Although it may seem early in the season for a tornado to have touched down in Illinois, meteorologists say it is not uncommon and not a predictor of things to come this spring.
The EF4 tornado that ripped through the southern Illinois town of Harrisburg early Wednesday morning was not a byproduct of the mild winter, said National Weather Service meteorologist Jim Allsopp.
"Severe weather is so localized, it can occur anytime," Allsopp said. "It's a little early in the season, but not too much."
Meteorologists generally rely on ocean currents and temperature patterns near the ocean surface to predict general seasonal weather patterns, but there is no technology to predict the strength or frequency of severe weather.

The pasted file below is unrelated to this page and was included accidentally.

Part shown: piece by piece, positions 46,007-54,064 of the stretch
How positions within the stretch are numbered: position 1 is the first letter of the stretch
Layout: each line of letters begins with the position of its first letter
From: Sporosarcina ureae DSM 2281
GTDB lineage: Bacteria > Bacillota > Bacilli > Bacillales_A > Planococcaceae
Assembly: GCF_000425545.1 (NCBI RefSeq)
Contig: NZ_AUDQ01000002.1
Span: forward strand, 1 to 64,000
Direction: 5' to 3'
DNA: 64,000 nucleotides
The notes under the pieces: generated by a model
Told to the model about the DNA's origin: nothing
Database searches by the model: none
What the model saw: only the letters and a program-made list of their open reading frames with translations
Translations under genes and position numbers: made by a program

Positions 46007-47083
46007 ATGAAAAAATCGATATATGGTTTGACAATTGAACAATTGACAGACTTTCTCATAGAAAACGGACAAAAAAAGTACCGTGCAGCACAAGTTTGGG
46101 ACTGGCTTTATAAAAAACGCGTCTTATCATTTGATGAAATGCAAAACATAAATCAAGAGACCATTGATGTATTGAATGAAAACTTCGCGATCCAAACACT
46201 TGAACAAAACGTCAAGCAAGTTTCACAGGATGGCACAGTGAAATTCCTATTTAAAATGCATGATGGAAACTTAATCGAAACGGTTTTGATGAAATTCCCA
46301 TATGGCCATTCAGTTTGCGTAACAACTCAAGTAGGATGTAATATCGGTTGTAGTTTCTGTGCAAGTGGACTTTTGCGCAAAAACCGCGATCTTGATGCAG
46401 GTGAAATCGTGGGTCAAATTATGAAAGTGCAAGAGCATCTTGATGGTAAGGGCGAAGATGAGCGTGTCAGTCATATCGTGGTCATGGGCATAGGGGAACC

"Here in northern Illinois we had a tornado in 2008 in January," Allsopp said. "That was a day where we had record highs in the mid 60s."
Allsopp said the spring months, sometimes including march, are the heart of tornado season.
The warm weather might not be able to predict the severity of the storms ahead, but Allsopp said it could lead to a wet spring.
If tornado threats do come, the weather sirens heard in many suburbs might not be the most reliable warning, Allsopp told ABC 7 Chicago.
"It depends on where you are in relation to the siren, how close it is to your house, whether you've got the windows open or not," Allsopp said. "I mean, there's a lot of variables there."
Instead, meteorologists recommend a weather radio to keep near your bed. The radios cost as little as $30 and broadcast up-to-the-minute alerts.
Just Tuesday, state officials launched an initiative to raise awareness about these lifesaving tools, ABC 7 reports.
"Having the weather alert radio there in your home right where you are sleeping, it is loud enough to wake you up," said Chris Miller of the National Weather Service. "It is essentially your own personal storm siren."